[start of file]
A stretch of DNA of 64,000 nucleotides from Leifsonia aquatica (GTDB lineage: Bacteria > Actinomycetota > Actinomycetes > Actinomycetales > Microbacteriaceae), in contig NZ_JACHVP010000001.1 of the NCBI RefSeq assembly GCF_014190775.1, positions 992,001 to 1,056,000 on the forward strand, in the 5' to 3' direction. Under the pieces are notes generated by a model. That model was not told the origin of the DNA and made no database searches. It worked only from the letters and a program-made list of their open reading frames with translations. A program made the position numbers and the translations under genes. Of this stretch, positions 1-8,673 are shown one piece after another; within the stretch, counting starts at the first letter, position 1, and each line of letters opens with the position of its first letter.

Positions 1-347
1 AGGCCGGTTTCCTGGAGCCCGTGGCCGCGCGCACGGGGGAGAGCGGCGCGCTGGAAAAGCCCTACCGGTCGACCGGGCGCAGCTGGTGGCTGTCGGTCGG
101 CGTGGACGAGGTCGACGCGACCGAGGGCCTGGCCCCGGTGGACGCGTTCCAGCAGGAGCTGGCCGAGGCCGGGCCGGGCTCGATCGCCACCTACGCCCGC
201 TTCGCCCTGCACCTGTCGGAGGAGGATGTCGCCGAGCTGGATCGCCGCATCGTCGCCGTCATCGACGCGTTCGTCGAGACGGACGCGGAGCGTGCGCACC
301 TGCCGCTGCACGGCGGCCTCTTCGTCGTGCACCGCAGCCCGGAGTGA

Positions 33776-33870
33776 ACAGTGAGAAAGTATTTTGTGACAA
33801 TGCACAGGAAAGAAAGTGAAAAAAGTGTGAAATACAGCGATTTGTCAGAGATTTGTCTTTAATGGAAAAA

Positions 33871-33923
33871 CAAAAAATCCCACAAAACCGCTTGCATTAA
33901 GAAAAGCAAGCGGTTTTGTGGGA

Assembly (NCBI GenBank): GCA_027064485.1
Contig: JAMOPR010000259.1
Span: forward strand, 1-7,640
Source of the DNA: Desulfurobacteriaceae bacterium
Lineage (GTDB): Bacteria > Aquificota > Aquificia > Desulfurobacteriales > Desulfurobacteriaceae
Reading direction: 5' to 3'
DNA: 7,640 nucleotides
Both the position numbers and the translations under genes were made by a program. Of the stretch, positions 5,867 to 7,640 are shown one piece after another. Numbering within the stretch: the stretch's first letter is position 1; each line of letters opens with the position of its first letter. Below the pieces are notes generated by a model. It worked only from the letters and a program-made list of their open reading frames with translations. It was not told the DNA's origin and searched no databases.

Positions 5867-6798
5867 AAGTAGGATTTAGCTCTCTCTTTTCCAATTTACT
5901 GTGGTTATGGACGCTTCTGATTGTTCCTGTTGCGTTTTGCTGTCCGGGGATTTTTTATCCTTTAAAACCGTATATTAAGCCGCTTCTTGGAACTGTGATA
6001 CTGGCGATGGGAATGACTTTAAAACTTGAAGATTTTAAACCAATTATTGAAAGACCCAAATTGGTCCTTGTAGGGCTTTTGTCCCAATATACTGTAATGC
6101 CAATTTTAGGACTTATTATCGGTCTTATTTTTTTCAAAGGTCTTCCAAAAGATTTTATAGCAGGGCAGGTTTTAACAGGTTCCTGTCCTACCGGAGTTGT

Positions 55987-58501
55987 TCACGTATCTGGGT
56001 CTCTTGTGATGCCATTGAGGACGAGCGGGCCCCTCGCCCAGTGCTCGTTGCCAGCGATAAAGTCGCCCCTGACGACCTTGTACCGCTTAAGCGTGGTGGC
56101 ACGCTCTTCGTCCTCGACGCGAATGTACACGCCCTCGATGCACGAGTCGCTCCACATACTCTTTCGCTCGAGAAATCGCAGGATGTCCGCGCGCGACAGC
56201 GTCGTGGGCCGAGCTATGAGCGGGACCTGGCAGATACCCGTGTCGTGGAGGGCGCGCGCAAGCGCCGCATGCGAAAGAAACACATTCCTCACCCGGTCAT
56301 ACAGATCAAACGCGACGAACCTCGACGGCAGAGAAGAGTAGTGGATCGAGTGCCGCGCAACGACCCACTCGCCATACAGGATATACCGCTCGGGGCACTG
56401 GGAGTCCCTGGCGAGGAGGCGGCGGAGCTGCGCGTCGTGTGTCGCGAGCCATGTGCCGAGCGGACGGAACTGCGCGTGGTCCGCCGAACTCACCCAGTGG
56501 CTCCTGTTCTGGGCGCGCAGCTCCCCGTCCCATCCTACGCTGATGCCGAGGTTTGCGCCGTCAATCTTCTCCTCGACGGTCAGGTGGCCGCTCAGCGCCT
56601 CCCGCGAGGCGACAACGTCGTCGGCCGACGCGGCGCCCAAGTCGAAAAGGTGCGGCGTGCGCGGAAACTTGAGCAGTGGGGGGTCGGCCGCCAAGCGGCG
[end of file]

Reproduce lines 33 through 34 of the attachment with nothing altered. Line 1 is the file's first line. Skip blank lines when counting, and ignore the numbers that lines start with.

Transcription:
56501 CTCCTGTTCTGGGCGCGCAGCTCCCCGTCCCATCCTACGCTGATGCCGAGGTTTGCGCCGTCAATCTTCTCCTCGACGGTCAGGTGGCCGCTCAGCGCCT
56601 CCCGCGAGGCGACAACGTCGTCGGCCGACGCGGCGCCCAAGTCGAAAAGGTGCGGCGTGCGCGGAAACTTGAGCAGTGGGGGGTCGGCCGCCAAGCGGCG